HELSINKI (AP) — Russian President Vladimir Putin’s visit to Finland on Friday is expected to focus on cementing ties with its neighboring Western country amid heightened tensions in the region over sanctions and the Ukraine crisis.
Putin’s trip to the small Nordic country — his first since the Ukraine crisis erupted in 2014 — comes as Russia has increased military activity in Eastern Europe, with reports of airspace violations. NATO responded with a reinforced presence in Estonia, Latvia and Lithuania, leading to growing debate in nonaligned Finland and Sweden on whether to join the western alliance.
“With this visit Moscow can demonstrate that despite attempts by the West and the EU to isolate it, there’s a country that will welcome the Russian leader,” said Markku Kangaspuro, director of research at the University of Helsinki. “And what’s more, that country is in the tense Baltic Sea area.”
Russia, which has complained about NATO encroaching on its sphere of influence, would take a dim view if Finland, with which it shares a 1,300-kilometer (800-mile) border, and Sweden were to join the alliance, says Andrei Kolesnikov, a senior associate at the Carnegie Moscow Center.
“The prospect of Finland and Sweden joining NATO has seemed more likely in recent months than at any time since the end of the Cold War,” Kolesnikov said. “But in the long term, it’s far from certain that such a move would benefit the two countries, given the inevitable backlash from Russia.”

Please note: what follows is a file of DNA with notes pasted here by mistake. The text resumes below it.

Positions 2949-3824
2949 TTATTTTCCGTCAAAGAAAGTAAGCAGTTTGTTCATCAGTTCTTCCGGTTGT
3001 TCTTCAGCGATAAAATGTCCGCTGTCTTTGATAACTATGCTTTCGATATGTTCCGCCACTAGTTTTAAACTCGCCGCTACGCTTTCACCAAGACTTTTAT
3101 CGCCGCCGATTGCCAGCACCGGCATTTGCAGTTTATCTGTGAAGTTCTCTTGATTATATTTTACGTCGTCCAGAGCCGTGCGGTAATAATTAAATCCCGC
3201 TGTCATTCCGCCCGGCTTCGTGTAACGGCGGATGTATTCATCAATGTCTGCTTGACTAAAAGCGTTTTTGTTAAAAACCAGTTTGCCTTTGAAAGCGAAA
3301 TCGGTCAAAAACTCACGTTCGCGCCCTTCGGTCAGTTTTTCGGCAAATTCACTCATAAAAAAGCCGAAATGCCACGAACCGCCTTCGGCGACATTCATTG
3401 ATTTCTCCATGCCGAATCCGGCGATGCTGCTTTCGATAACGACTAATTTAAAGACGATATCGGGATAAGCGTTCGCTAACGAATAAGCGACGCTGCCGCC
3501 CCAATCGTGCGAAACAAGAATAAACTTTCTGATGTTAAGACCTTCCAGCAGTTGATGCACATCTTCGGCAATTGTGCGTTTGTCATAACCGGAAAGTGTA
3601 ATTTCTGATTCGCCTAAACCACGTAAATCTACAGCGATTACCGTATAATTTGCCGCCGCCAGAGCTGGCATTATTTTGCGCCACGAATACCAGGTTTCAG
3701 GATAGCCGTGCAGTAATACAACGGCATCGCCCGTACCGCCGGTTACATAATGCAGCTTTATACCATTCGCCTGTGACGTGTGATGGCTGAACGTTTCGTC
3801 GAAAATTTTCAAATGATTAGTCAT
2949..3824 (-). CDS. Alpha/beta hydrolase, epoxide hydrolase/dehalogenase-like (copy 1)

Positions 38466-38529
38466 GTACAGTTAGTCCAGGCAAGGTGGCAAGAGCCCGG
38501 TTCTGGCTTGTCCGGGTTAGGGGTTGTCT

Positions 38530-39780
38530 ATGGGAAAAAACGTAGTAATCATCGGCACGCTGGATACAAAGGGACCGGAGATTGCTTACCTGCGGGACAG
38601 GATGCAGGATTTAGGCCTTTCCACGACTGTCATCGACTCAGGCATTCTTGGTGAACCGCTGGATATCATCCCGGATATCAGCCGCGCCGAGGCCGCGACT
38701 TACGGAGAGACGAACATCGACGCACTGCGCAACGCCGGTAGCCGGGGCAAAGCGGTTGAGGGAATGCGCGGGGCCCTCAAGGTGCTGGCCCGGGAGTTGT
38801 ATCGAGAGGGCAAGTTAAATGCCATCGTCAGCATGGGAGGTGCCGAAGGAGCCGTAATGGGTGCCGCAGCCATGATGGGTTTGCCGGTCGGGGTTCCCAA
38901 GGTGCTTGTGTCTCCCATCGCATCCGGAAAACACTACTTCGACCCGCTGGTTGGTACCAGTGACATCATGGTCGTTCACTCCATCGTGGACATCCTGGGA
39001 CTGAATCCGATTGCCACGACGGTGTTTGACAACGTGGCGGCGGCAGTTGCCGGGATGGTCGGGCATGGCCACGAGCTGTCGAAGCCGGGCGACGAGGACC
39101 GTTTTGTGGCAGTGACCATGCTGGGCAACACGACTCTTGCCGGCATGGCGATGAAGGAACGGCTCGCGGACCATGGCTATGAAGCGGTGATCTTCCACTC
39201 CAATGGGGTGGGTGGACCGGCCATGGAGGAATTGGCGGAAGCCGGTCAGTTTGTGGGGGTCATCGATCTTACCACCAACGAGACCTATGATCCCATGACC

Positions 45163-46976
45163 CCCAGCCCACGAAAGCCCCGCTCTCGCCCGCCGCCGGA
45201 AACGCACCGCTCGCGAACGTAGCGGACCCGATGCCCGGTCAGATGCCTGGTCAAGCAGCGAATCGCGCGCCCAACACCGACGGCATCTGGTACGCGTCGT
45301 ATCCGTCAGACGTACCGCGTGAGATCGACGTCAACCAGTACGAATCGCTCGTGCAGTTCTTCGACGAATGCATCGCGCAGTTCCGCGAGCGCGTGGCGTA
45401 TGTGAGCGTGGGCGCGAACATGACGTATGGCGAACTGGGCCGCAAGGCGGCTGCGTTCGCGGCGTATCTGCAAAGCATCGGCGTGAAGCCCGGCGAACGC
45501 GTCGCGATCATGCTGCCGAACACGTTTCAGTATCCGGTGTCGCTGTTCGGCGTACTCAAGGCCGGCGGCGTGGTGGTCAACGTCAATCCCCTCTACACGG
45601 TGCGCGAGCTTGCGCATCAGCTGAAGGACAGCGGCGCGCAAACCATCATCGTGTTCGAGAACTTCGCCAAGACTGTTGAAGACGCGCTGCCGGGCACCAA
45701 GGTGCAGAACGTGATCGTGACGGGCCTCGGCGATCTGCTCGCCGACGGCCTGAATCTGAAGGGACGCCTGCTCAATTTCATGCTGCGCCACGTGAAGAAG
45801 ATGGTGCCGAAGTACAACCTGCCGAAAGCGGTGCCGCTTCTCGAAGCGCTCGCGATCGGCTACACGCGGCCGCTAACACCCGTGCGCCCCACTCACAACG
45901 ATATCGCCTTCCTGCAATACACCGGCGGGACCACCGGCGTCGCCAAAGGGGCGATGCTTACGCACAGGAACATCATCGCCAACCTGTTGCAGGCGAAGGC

That concern of a “backlash” is strongly present in a recent security policy paper commissioned by the Finnish government and could be why polls in both Finland and Sweden have continued to show a majority against joining the alliance.
On Thursday, Putin warned that Russia would take retaliatory measures to counter NATO’s military buildup near Russia’s borders which he said was aimed at “undermining military parity that has formed over decades.”
President Sauli Niinisto, who will host Putin at his summer residence in southwestern Finland, says Finland’s security policy document is unlikely to be discussed. But, as the visit comes a week before a NATO security summit which will have security in the Baltic Sea region high on its agenda, regional security is bound to be on the agenda. Niinisto, although head of state of a non-NATO country, has been invited to attend the NATO talks.
“Niinisto doesn’t want to rock the boat. He isn’t a proponent of NATO membership and for the sake of stability he doesn’t want to even raise such speculation,” Kangaspuro said, adding that the two leaders probably will discuss border issues and furthering economic cooperation.
Russia used to be Finland’s main trading partner, but trade last year dropped more than 30 percent.
Putin, hailing from St. Petersburg near the Finnish border, has visited Finland several times. He came to Niinisto’s summer residence three years ago on a working visit, and the two leaders last met in Moscow in March, when Putin agreed to halt the flow of illegal migrants through Russia to northern Finnish border crossing points.
Putin’s spokesman, Dmitry Peskov, on Wednesday described the working visit as “a regular exchange of opinions … with one of our closest partners.”
Nataliya Vasilyeva in Moscow contributed to this report.